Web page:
Tag Archive for Brazier DJ

Children’s Book Fictional Personality of the Year

The newspapers have been packed with end of year lists since the beginning of December. In my final post of 2016, here is my personal end of year awards list.

Fictional Character Personality of the Year:
So many great characters this year, including bully Betty Glengarry in Wolf Hollow by Lauren Wolk, but the most memorable for me has to be Sam from Alone by DJ Brazier. It’s a brave author who sustains a book for children with only one character throughout, and forgoes the device of having animals talk so that there really isn’t any dialogue, other than the conversations Sam has with himself.

Stranded after a plane crash near the Amazon River, Sam has to summon all his strength and resilience to survive. This gives Brazier the ultimate excuse to show Sam’s development – he starts as a boy just like any other, but by the end Sam has had to grapple with loneliness, despair, injury and failure.

Brazier doesn’t hold back with gruesome detail, but there is also a surprising amount of humour, and lashings of emotion – Sam is a great kid and one I’d love to meet in real life.

Picture Book Character of the Year:

I could easily have plumped for Alison Hubble who doubles and doubles, but instead, my character of the year has to be Nibbles, the Book Monster by Emma Yarlett. This isn’t because I was bribed with a plush toy of Nibbles, but because the character is easy for children to draw, adorable in his mischievousness, and an original book-eating monster with a bursting personality, despite looking like a glorified m&m! The book has been paper-engineered to a high production finish, with lots of interactivity, references to fairy tales, and a wonderful hide and seek of Nibbles in a bookcase.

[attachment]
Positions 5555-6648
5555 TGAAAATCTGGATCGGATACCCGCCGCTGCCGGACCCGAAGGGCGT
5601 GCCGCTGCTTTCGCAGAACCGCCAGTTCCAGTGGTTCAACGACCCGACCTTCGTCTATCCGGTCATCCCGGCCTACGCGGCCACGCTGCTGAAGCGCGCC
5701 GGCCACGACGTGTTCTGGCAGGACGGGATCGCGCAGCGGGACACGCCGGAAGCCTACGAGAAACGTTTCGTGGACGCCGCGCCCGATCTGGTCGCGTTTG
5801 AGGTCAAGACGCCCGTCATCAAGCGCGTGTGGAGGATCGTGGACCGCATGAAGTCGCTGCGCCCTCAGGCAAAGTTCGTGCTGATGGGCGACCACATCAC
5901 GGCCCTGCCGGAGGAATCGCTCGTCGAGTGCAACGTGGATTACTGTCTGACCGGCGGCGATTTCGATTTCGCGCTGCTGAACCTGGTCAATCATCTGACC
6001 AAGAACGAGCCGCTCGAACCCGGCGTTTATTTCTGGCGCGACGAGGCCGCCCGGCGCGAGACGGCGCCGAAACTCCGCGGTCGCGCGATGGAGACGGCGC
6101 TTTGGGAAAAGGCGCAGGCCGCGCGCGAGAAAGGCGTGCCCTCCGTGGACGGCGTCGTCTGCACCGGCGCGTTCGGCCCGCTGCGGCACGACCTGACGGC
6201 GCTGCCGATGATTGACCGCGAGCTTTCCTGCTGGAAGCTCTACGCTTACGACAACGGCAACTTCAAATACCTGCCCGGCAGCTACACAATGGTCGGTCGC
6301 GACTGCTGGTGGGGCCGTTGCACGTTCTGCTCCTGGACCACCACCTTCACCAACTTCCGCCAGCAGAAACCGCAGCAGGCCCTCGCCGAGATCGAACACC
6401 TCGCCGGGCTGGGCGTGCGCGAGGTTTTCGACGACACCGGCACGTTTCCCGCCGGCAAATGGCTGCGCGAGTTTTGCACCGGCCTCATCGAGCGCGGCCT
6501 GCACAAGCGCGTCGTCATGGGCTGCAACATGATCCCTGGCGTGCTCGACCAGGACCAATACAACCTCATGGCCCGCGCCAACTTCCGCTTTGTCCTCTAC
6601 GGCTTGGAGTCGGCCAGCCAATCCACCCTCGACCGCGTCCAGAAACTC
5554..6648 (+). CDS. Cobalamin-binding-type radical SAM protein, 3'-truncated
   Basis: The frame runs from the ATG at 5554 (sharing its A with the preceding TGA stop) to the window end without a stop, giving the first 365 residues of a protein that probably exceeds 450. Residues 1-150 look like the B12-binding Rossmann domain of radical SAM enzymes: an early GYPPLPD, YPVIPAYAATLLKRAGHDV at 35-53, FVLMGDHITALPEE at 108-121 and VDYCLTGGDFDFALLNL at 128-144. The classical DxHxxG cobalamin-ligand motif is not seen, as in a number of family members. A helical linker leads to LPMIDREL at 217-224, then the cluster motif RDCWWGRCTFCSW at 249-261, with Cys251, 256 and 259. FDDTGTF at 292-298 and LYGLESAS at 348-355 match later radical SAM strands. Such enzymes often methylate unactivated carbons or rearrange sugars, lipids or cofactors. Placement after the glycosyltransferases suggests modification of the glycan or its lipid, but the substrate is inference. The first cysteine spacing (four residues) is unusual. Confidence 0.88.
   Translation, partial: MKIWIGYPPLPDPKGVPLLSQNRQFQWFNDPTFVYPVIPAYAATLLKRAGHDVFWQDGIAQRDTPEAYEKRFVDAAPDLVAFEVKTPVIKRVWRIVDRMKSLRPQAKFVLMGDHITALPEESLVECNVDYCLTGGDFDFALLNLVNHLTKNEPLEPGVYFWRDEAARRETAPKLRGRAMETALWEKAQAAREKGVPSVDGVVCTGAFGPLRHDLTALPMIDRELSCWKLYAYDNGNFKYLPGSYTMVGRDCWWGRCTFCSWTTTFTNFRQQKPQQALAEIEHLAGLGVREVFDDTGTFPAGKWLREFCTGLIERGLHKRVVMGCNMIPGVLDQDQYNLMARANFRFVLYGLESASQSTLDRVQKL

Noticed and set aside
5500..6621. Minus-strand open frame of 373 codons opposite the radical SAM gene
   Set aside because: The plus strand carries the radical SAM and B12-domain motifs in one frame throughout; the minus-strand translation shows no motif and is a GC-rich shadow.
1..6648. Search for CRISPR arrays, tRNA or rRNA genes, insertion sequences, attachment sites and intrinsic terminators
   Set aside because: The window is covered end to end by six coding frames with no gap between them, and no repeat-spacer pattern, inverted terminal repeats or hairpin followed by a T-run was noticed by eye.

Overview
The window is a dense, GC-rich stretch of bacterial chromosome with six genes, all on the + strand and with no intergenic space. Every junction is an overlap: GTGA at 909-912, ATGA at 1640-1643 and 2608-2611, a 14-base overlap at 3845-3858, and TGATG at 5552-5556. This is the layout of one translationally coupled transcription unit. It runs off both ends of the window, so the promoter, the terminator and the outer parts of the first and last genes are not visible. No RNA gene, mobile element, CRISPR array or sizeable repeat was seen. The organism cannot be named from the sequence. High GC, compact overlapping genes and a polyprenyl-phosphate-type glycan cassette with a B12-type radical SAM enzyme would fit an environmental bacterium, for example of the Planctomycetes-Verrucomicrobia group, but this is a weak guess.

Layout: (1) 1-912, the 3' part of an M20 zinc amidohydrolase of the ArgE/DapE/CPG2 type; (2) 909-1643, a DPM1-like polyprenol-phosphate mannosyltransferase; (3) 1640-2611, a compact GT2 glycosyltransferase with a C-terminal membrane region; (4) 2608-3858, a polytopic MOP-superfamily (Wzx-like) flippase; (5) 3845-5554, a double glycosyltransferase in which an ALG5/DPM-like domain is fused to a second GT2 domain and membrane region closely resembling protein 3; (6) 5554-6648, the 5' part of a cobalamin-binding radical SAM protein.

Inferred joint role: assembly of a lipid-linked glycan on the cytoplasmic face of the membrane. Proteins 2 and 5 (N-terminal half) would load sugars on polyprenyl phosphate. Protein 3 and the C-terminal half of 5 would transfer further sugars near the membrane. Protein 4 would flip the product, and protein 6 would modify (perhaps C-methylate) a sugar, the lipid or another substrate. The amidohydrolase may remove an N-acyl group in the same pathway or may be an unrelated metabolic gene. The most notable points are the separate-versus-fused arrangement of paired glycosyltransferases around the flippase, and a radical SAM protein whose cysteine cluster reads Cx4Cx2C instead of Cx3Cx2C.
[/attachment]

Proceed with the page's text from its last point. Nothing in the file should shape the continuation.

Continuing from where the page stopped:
Cleverest Use of Colour: The Great Fire of London by Emma Adams, illustrated by James Weston Lewis. Finally given the treatment it deserves, this seminal point of British history is given an illustrative makeover in this sumptuous book that absolutely illustrates history to life. No child will find history ‘boring’ with this book glowing into their face.

Most Satisfaction Gained from an Activity Book: Pinball Science (Build Your Own) by Ian Graham, Nick Arnold and Owen Davey. I was never one for paper engineering – when I worked at Dorling Kindersley my absolute nightmare was being involved in the paper model project of the Millennium Dome. However, I made this Pinball Machine one Saturday afternoon, and it gave hours of pleasure to the kids, plus we learned some sciencey stuff.

Most Successful Publicity Campaign (aka bribery): King Flashypants by Andy Riley Not only did this book have me rolling about in stitches, but the kind team at Hodder sent me chocolate, activity sheets, an advent calendar and a bag to accompany my enjoyment (please note this was all sent after I had reviewed the book!). But buy it, because it also wins Funniest Book of the Year. I still read chapter 12 to perk me up during sad frustrating times.

Most Likely to Give Nightmares: The Nest by Kenneth Oppel, illustrated by Jon Klassen. I haven’t recovered from this nightmarish yet masterfully written young teen read. Merging dreams and reality, wasps and angels, this wasn’t a book even sent to me for review, but ended up being a book of the week for its lithe ability to sting the mind with thoughts and feelings.

Most Shocking Ending of the Year: Piers Torday rips up all the rules of children’s books with his ending in There May be a Castle. No spoilers here, but tissues at the ready. It’ll make adults think twice too.